Do not fear them; they can do no harm nor can they do any good.' This
passage and the passages that follow make it crystal clear that the
'decorated tree' that Jeremiah was talking about in 10:3-4, was a tree
that was cut down and made into an idol, a very common custom in the
ancient world."

He continues: “Just because heathens took something God has created for
good," he asks, "does that mean such things are off limits [to Christians]
permanently?" He says many have invented sin where God has not said that
something is sinful, and adds the issue boils down to what exactly is
meant by "Christmas." Finally he asks, “Is it thanking God for the birth
of the Savior, or everything that people do associated with it? People
just lump everything together."



posted on Dec, 3 2005 @ 06:36 PM
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Christmas tree debates?
Argueably the most irrelevant topic on this forum.

Supports the ironic "Christianity Under Fire" spin that the media is developing right now.

Ironically, Christianity's greates threat are it's masses of hypocrites who categorically stand against Yeshua's message and attitudes. The vengeful, bloodthirsty, uber - judgemental "christians" that destroy a pure and great thing like the message of Jesus.

Christmas Trees / Shmistmas Trees!

PS - I'm offended that materialism has surpassed all else - Christmas wise. Screw a tree. Screw Presents.



posted on Dec, 3 2005 @ 06:36 PM
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I am not offended by a religions or religious symbols in and of themselves generally speaking, least of all with something as benign as a pine tree.

I recognize Christmas decorations for what they are: good marketing. A certain segment of the population has been convinced that it's important to make a show of your religious beliefs around this time of year, yet subtly convinced to do it in a very self-gratifying way. So up go the extravagant displays of lights, props, trees, etc etc etc, and an entire month spent in preparation for and anticipation of a massive exchange of consumer goods that the average consumer probably would not invest in for themselves. It's stupid, but it's fair. Aside from my belief that it would be more appropriate to Christian beliefs to give gifts to those who could not possibly offer you one in exchange, and that such gifts should probably be hard-to get necessities of life rather than cheap luxuries, I don't have a lot of criticism to offer.

Of course, when you get into the bigger picture of Christmas, and from that Christianity itself, I suppose I have a few gripes.

You don't see much carroling in my area, which I appreciate, because I do not want people outside of my home singing songs to me about a 1st century political rabble-rouser who somehow became recognized by many Westerners as God incarnate.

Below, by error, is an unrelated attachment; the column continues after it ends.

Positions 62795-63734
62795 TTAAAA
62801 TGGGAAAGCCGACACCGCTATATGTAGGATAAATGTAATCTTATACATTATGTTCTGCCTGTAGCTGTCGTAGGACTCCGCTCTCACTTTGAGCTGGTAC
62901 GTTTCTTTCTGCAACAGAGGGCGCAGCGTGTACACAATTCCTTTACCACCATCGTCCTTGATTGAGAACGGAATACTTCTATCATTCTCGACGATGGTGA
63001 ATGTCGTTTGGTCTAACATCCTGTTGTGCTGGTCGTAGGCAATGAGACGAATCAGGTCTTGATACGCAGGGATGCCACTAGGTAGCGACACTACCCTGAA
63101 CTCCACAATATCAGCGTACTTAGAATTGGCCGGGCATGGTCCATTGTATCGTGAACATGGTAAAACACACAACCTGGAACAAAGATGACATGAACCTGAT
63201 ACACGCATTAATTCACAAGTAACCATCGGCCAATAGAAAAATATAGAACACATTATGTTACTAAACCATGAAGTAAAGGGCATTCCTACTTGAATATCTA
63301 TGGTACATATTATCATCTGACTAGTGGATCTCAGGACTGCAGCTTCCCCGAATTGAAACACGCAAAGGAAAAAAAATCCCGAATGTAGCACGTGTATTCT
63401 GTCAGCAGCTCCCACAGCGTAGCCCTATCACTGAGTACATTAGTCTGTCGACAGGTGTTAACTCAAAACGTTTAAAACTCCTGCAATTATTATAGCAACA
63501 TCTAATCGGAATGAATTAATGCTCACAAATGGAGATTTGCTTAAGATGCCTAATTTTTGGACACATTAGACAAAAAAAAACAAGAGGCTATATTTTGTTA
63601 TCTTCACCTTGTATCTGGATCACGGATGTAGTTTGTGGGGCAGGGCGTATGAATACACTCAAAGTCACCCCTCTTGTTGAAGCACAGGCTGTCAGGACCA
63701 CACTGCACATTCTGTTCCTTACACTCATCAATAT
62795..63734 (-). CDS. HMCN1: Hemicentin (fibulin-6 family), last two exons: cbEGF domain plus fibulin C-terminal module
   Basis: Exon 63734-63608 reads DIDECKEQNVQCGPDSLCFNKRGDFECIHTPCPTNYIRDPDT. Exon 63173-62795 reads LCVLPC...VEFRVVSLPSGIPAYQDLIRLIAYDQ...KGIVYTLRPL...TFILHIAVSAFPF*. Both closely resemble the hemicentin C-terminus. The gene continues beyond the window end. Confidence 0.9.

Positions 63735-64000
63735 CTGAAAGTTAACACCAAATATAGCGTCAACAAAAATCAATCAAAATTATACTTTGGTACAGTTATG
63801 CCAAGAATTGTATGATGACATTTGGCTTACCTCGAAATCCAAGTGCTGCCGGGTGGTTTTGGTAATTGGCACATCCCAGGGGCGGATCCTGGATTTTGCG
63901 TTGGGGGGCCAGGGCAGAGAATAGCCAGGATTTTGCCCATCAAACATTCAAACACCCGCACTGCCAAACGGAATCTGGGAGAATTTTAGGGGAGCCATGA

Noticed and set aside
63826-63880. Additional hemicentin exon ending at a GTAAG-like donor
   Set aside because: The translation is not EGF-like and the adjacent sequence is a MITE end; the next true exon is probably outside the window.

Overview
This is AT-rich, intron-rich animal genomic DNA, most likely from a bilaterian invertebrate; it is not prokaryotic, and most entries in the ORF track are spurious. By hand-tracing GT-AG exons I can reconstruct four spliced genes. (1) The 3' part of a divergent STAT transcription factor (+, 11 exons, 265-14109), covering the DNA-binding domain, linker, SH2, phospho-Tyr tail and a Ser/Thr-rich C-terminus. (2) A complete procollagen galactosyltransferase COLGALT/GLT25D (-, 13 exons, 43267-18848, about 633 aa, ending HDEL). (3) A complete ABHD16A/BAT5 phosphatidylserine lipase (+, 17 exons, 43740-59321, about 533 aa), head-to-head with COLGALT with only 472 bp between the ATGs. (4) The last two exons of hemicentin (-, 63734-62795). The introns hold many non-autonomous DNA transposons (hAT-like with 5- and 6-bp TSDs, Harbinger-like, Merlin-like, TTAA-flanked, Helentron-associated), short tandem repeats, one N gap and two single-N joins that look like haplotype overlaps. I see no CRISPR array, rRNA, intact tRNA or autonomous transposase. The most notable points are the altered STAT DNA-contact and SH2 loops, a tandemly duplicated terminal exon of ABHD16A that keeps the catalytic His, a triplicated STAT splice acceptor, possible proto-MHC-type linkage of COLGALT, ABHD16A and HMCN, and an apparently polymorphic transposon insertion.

I don't appreciate that this holliday comes equipped with religiously themed cartoons geared towards evangelism of children. It isn't fair to expose a child to something so heavy before they have reached the age of reason. I don't have a problem with ministering to those who consent, I don't have a problem with the proliferation of religious beliefs, and I don't have a problem with a child being raised as his parents see fit because imperfect as this system may be, it at least provides a child with the guidance of an adult who is chiefly conerned with the child's interests. What I do have a problem with is that outsiders who are not familiar with a child's life nor primarily responsible for or necessarily interested in the wellbeing of a child use this holliday which is such a big deal to children as a chance to dress up religious parables as cartoons- particularly where a Christian Saint is involved and can have his story taught in schools.

Yeah, I know, I'm insecure because I know I'm going to hell, I'm a corrupter of youth, and I should be burned at the stake immediately. I hear it so much that it's lost all meaning.



posted on Dec, 3 2005 @ 06:58 PM
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Please no one be offended---

We call our little christmas tree a hannukka bush (please excuse spelling) .
My partner is of Jewish decent, I am of Christian decent with pagan leanings. Our tree is fully decorated and under 2 feet tall, when we want to set it up we pull it out of the box straighten the top upright and plug it in. To put it away we unplug it's lights, bend the top down to fit it into the box and close the box. Because we have pets, no tinsel is allowed in our house--seeing it come out of the back end of a cat is just no fun... for the cat at least.

The name was meant to be inclusive of the season, and recognize that our little artificial tree has to look up to Charlie Brown's tree.

Just wanted to wish everyone Joys of the Season.



posted on Dec, 3 2005 @ 07:28 PM